If the processing in the step 106 is terminated, the control operation proceeds to a step 108. In the step 108, the prepared own-vehicle transmissible data are delivered to the transmitter-receiver 10 and transmitted to a vehicle qualified for vehicle-to-vehicle communication. The aforementioned processings of the steps 104 to 108 are repeated, for example, unless a user or the like issues an order to forcibly terminate them or unless a circumstantial change occurs (in a step 110). If the user or the like issues an order to forcibly terminate those processings, they are terminated. If a circumstantial change or the like occurs, the control operation returns to the step 100 and the subsequent processings are performed. When data are stored into the transmissible/receivable data buffer 12A (at intervals of a few cycles), it may be checked whether or not there is a buffer error such as overflow or garbled data. In this case, if a buffer error has occurred, the transmissible/receivable data buffer 12A is reset. However, if the transmissible/receivable data buffer 12A does not recover to its normal operational state even after having been reset a certain number of times or more, a warning is issued to terminate the aforementioned processings.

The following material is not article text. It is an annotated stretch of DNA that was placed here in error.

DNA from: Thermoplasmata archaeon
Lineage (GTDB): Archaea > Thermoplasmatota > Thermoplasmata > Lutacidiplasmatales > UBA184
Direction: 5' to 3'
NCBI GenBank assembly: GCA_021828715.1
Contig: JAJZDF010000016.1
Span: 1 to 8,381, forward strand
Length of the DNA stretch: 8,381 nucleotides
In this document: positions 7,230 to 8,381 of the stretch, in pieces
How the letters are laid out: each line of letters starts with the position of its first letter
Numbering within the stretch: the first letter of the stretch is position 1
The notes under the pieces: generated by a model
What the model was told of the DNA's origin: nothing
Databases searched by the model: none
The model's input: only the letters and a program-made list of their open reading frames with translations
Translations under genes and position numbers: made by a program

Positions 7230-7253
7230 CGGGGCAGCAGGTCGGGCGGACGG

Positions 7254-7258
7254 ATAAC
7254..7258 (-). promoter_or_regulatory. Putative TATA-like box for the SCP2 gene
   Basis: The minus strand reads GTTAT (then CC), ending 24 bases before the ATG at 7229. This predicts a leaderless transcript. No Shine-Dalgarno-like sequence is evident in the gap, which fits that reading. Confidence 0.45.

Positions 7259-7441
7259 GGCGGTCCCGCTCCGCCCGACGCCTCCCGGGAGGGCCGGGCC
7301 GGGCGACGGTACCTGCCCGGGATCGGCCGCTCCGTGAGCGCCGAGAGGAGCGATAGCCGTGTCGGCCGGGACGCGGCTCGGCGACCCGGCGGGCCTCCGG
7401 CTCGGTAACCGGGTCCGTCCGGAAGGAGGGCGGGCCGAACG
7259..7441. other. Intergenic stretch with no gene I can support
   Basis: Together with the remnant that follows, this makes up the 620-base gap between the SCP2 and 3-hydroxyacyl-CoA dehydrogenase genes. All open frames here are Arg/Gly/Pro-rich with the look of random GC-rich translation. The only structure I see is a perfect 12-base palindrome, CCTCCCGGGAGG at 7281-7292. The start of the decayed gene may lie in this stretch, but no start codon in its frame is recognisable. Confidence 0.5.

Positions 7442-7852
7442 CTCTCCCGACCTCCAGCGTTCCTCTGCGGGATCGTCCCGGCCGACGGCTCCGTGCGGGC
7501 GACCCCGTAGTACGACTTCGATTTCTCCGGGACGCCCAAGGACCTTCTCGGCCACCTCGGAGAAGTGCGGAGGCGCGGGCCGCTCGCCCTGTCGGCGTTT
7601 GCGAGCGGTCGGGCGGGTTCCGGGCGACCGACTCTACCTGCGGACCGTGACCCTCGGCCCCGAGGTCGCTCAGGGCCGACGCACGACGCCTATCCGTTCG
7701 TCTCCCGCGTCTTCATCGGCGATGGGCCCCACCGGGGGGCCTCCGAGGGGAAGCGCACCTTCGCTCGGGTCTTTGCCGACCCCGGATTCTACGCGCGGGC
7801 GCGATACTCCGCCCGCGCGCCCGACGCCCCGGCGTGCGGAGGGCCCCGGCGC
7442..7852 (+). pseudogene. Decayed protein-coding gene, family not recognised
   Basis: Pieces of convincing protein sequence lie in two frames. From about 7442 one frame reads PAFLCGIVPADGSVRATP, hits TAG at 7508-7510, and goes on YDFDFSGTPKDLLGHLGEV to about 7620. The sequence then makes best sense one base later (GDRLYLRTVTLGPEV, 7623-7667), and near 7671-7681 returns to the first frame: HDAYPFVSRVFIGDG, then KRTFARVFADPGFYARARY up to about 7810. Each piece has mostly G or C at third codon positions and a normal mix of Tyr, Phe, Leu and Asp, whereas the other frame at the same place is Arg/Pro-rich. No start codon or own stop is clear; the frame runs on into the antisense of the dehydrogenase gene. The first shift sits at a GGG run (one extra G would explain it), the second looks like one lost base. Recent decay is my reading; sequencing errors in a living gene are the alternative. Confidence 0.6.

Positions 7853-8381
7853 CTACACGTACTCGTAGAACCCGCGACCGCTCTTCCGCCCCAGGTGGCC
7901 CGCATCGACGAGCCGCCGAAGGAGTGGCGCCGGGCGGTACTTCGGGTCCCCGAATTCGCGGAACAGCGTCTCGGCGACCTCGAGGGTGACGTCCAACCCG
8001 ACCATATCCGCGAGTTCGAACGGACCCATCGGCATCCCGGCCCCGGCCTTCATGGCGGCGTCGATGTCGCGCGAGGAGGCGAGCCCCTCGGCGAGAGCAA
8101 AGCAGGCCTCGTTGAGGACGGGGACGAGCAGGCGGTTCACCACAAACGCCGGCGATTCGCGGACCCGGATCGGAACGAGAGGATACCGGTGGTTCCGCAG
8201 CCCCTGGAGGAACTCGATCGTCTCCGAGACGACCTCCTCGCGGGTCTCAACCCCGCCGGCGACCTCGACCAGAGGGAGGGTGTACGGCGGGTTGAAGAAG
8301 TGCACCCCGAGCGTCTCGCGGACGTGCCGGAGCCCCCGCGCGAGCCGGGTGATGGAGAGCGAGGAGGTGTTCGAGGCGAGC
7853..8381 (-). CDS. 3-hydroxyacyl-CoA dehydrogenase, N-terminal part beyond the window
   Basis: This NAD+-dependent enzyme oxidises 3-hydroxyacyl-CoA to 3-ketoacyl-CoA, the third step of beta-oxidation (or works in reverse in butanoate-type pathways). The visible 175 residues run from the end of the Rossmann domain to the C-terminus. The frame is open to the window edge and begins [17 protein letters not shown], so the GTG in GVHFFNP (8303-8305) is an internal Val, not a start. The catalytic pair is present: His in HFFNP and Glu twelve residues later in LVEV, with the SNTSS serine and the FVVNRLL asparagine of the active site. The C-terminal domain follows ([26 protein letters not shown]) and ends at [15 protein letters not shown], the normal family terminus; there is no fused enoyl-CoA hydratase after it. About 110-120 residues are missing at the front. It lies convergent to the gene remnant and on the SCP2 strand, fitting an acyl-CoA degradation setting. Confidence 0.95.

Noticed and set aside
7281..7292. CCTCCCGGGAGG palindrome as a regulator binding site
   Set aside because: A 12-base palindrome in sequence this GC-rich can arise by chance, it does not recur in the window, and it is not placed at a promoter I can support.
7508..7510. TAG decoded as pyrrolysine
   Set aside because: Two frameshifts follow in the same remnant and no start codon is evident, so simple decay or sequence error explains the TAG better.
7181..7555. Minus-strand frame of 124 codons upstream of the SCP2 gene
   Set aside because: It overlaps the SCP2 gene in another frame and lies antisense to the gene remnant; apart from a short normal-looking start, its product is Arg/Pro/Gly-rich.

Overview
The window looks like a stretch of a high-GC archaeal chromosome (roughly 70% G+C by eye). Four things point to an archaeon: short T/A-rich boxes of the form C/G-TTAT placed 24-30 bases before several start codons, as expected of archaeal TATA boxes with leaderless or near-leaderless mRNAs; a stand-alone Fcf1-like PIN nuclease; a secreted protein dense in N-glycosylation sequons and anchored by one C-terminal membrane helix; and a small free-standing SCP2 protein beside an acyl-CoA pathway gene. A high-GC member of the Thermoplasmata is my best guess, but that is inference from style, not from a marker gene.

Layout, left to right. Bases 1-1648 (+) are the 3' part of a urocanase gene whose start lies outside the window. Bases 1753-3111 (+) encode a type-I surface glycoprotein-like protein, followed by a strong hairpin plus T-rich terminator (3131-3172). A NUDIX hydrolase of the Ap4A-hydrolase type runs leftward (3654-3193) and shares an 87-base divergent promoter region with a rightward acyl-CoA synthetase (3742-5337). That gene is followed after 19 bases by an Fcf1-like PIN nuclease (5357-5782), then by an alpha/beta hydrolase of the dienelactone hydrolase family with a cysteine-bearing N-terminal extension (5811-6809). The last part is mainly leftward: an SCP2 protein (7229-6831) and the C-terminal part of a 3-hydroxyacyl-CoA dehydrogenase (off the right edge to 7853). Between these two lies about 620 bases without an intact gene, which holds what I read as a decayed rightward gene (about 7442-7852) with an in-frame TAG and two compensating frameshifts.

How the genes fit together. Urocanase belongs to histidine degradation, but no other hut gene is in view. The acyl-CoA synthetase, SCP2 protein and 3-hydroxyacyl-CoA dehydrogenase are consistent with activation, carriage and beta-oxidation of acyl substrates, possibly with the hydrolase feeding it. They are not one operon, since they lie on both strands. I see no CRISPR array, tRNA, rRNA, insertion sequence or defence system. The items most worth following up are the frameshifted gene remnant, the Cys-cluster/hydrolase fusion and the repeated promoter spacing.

Referring now to FIG. 7, the contents of processings that are performed by the vehicle-to-vehicle communication system of the first embodiment will be described. FIG. 7 is a flowchart of processings for realizing a receiving portion of the aforementioned useful vehicle-to-vehicle communication.

If the vehicle-to-vehicle communication system is activated, it is first determined in a step 200 whether or not the own vehicle is ready to start vehicle-to-vehicle communication and whether or not a request for the ID code of the own vehicle (or a request for vehicle-to-vehicle communication in which the ID code of the own vehicle is specified) has been made. It may be determined whether or not vehicle-to-vehicle communication can be started, by checking operation of the transmissible/receivable data buffer 12A (e.g., by checking the contents written into the transmissible/receivable data buffer 12A). If any one of the aforementioned determinations turns out to be negative in the step 200, the control operation proceeds to a step 202. In the step 202, an instruction to regularly receive pre-transmissible data from a foreign vehicle is given until both the aforementioned determinations turn out to be affirmative.